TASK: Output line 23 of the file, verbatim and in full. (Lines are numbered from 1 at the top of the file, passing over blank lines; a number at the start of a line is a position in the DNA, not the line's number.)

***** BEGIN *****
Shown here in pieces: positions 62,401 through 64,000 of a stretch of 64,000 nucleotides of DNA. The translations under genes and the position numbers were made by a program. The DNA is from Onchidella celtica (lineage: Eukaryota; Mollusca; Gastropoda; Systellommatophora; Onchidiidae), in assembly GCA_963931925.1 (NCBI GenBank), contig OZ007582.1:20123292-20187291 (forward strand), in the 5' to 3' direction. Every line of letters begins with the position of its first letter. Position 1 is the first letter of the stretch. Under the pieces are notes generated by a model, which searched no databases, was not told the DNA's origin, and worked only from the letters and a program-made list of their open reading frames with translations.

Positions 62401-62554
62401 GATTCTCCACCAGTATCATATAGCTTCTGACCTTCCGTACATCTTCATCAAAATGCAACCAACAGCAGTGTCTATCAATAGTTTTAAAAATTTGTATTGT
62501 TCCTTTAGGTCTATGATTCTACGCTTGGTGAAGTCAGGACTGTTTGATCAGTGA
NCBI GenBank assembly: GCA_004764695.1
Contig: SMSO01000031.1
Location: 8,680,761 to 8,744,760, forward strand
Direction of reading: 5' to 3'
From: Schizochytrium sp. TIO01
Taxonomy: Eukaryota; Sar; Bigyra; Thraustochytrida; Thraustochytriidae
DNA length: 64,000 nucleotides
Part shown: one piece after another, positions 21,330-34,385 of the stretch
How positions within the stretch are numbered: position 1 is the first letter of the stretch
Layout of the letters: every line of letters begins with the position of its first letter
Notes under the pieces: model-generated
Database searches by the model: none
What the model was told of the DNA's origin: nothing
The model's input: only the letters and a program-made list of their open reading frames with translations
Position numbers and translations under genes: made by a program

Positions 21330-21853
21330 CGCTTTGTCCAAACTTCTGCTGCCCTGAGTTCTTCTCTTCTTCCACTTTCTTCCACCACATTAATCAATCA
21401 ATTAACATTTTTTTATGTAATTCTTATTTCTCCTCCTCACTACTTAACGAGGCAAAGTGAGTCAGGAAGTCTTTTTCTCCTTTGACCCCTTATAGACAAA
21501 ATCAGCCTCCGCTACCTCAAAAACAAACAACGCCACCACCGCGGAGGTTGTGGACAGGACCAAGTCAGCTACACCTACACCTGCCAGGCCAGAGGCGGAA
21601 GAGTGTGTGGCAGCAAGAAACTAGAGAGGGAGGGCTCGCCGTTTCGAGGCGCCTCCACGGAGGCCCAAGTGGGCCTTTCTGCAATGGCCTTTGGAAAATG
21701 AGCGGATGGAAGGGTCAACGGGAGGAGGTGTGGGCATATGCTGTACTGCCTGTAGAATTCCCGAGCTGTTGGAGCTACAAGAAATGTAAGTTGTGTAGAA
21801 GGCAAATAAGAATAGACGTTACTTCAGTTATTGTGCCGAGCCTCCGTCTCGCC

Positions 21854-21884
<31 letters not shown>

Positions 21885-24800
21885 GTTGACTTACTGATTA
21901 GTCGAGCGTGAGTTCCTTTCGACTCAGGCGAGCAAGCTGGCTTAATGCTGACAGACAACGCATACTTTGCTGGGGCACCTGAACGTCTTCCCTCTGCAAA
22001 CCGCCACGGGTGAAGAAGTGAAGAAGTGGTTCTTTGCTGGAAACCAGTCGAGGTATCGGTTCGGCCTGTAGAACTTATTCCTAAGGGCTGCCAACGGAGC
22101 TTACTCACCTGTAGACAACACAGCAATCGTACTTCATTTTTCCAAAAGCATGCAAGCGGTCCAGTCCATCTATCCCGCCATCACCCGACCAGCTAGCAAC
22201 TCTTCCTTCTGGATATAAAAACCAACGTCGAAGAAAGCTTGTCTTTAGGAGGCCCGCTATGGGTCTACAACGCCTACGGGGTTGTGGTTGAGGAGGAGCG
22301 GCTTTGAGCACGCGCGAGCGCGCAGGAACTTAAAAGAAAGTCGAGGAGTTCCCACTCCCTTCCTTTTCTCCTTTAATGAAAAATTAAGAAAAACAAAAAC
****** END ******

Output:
21501 ATCAGCCTCCGCTACCTCAAAAACAAACAACGCCACCACCGCGGAGGTTGTGGACAGGACCAAGTCAGCTACACCTACACCTGCCAGGCCAGAGGCGGAA